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USDA crop progress: Corn planted jumps to 39%

Progress last week faster than expected but still slightly slower than 2017 overall.

Ben Potter

May 8, 2018

3 Min Read

Often, when spring planting starts slow, it’s not hard to catch up once farmers can find a little traction with favorable weather. And 2018 was no exception – with some warmer weather, they made significant progress.


For corn planting, analysts had expected USDA’s latest Crop Progress report move from 17% complete the week prior to a total of 37% complete on May 6. The actual report came in a bit higher than that, estimating 39% of the U.S. crop is now in the ground – still behind the five-year average of 44%, but certainly closing the gap.


Five states have vaulted across the halfway mark, most notably Illinois, which moved from 32% a week ago to 74%. A few other Midwestern states made a big leap forward this past week, including Indiana (from 8% to 42%), Iowa (from 17% to 40%) and Nebraska (from 17% to 42%). OF the top 18 corn-producing states, the Dakotas are furthest behind, but South Dakota (6%) and North Dakota (7%) are finally starting to see planters rolling.


The percentage of corn emerged moved ahead from 3% a week ago to 8%. That’s still moderately behind last year’s pace of 14% and the five-year average of 14%. But as corn planting saw a big uptick this past week, so should crop emergence in another week or two.


Soybean planting has reached 15% completion as of May 6, which is exactly in line with trade expectations, and a bit ahead of last year’s pace and the five-year average, both at 13%. Louisiana (64%), Mississippi (53%), Arkansas (40%), Illinois (29%) and Indiana (23%) are the furthest along at this time.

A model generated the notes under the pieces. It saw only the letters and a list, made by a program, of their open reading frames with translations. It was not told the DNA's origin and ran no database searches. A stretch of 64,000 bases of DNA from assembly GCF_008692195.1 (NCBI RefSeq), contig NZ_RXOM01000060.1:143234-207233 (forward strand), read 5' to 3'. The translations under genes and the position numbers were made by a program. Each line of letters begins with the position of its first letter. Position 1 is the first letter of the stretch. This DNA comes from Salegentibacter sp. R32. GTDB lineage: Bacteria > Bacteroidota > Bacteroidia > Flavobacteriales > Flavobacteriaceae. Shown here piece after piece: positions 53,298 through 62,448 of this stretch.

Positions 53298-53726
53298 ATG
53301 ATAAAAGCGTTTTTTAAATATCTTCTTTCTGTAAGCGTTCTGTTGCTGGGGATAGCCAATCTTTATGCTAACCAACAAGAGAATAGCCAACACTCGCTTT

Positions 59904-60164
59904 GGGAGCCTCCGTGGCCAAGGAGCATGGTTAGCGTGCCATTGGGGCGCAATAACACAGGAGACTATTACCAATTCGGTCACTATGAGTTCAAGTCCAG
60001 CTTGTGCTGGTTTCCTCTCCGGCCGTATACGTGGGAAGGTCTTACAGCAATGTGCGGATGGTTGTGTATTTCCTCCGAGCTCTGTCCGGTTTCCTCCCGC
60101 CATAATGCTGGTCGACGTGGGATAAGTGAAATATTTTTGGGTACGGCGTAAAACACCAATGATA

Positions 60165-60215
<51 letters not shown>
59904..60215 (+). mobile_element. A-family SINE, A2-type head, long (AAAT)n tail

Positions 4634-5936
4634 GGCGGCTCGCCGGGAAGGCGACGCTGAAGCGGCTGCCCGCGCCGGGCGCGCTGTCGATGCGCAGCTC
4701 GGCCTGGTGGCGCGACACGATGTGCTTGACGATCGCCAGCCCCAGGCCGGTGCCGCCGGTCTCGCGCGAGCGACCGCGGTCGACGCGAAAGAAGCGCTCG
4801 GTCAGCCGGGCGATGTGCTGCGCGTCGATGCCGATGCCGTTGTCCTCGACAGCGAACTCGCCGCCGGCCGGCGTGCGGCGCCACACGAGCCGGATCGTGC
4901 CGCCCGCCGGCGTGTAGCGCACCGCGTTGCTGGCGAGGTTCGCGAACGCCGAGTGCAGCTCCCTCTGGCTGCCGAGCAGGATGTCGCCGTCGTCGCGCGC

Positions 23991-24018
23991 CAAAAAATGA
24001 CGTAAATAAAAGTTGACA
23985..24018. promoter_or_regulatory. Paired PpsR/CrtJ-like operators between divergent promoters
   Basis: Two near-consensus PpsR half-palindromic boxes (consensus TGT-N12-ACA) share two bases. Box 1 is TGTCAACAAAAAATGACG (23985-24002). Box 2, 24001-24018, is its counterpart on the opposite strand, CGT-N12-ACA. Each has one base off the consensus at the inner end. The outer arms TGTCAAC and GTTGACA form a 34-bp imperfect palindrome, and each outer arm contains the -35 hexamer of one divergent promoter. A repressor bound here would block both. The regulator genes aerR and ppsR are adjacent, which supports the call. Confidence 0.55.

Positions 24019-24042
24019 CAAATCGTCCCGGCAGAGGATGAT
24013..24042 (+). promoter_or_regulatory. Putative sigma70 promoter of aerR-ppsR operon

Physiologically, 33% of the 2017/18 winter wheat crop has reached heading, compared to 49% last year and 41% for the five-year average.

Crop condition, meantime, improved slightly, moving from 33% in good-to-excellent condition a week ago to 34%. Trade analysts were expecting no changes. But Bryce Knorr, Farm Futures senior grain market analyst, says that while crop conditions rated good or excellent improved, overall ratings were mixed.

“My yield estimate based on the national rating edged a tenth of a bushel per acre higher, while state-by-state projections were slightly lower, leaving projected yields between 43.4 and 45.2 bpa,” he says. “The crop still looks like it could come in around 1.178 billion in Thursday’s USDA report, with all-wheat production at 1.796 billion.”

Trade analysts were also expecting a big more progress on the 2018 spring wheat crop, estimating 33% of the crop is now in the ground. USDA begs to differ, only marking progress of 30%. Either way, it’s well behind last year’s pace and the five-year average, both at 51%. Just 4% of the crop is emerged, versus a 22% five-year average.

Here’s some other crop progress of note:

  • Barley – 42% planted (59% five-year average)

  • Oats – 56% planted (74% five-year average)

  • Sugarbeets – 66% planted (63% five-year average)

  • Sorghum – 29% planted (29% five-year average)

  • Cotton – 20% planted (20% five-year average)




About the Author(s)

Ben Potter

Senior editor, Farm Futures

Senior Editor Ben Potter brings two decades of professional agricultural communications and journalism experience to Farm Futures. He began working in the industry in the highly specific world of southern row crop production. Since that time, he has expanded his knowledge to cover a broad range of topics relevant to agriculture, including agronomy, machinery, technology, business, marketing, politics and weather. He has won several writing awards from the American Agricultural Editors Association, most recently on two features about drones and farmers who operate distilleries as a side business. Ben is a graduate of the University of Missouri School of Journalism.

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